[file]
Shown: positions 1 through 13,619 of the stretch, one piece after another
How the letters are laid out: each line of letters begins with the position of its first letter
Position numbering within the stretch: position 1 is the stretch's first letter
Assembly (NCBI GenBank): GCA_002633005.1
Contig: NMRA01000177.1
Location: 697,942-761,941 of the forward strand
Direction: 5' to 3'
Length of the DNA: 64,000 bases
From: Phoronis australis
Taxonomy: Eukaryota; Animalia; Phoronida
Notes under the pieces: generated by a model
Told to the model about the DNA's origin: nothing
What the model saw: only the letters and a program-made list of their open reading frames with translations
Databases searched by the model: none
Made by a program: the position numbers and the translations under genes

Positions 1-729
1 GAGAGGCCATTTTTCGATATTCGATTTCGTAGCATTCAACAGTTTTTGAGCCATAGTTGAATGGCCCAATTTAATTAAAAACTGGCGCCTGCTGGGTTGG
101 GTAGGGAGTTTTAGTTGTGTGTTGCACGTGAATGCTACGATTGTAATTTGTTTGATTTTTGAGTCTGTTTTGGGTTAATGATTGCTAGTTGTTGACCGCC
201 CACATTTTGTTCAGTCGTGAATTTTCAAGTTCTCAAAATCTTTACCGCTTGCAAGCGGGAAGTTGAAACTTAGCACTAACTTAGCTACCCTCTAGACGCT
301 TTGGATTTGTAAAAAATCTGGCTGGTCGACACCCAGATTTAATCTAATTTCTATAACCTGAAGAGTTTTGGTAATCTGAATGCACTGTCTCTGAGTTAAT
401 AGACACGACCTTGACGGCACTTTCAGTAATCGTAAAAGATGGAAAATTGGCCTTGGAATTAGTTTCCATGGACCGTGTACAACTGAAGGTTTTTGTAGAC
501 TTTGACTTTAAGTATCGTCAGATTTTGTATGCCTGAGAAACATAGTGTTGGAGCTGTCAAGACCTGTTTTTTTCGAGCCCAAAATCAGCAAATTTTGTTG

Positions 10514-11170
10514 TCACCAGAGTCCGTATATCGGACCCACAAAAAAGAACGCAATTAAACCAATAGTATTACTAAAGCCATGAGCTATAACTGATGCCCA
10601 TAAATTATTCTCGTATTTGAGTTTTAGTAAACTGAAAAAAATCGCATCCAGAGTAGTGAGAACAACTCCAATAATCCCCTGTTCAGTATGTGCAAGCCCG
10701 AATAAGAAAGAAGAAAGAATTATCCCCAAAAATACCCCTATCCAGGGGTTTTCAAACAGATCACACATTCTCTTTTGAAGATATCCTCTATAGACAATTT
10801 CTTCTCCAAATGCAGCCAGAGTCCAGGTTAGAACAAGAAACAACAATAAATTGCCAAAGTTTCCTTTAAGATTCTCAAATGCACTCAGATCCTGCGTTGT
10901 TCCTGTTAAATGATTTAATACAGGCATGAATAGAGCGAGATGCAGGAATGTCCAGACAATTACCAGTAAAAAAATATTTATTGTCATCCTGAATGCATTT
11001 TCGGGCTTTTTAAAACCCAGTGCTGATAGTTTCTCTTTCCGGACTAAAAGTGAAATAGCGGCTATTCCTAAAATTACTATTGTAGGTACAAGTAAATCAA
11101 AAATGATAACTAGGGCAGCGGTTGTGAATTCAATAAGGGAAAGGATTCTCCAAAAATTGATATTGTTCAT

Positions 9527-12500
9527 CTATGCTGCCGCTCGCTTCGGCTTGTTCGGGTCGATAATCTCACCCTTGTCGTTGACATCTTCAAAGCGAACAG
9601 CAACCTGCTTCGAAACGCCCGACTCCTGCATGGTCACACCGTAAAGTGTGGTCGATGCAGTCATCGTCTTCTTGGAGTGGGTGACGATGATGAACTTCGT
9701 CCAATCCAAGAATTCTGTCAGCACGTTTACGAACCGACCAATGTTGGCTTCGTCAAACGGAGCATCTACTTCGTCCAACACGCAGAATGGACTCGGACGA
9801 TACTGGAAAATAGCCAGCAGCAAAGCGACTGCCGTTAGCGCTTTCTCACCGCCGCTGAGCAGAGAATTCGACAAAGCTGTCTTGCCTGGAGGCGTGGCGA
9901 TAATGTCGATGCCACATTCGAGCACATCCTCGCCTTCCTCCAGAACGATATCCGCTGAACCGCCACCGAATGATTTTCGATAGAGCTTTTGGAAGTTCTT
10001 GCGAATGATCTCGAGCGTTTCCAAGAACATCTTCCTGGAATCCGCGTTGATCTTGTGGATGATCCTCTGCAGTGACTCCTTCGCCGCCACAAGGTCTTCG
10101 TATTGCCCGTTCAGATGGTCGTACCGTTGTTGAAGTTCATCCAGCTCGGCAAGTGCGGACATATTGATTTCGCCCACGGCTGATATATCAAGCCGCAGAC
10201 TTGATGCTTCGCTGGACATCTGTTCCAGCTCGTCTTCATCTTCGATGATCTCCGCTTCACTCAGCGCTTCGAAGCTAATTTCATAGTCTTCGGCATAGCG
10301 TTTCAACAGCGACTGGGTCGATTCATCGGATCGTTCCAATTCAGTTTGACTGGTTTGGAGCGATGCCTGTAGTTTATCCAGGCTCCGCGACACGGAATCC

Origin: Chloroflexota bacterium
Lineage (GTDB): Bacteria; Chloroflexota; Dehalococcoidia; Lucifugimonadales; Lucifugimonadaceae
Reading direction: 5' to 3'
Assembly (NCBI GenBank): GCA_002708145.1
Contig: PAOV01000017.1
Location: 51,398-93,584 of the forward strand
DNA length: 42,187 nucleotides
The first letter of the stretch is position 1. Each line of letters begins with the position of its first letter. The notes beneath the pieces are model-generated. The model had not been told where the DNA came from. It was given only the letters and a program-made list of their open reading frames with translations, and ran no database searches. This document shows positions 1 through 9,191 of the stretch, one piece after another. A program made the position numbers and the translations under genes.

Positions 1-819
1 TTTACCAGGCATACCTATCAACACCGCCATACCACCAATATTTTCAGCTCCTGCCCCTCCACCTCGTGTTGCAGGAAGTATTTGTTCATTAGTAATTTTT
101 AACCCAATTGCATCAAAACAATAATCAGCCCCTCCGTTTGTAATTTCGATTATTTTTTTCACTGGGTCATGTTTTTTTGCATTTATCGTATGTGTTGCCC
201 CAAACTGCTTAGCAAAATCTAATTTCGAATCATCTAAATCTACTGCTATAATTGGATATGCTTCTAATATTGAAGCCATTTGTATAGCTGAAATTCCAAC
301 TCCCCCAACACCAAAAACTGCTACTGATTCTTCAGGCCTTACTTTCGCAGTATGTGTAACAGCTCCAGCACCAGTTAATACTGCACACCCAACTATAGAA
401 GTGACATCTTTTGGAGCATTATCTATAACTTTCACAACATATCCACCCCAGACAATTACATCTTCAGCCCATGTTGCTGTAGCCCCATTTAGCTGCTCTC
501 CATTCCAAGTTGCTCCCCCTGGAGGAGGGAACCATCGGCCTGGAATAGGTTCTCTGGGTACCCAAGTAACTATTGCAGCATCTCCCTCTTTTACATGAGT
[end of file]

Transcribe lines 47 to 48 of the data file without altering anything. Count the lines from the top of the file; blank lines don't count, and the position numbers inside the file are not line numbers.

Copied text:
DNA length: 42,187 nucleotides
The first letter of the stretch is position 1. Each line of letters begins with the position of its first letter. The notes beneath the pieces are model-generated. The model had not been told where the DNA came from. It was given only the letters and a program-made list of their open reading frames with translations, and ran no database searches. This document shows positions 1 through 9,191 of the stretch, one piece after another. A program made the position numbers and the translations under genes.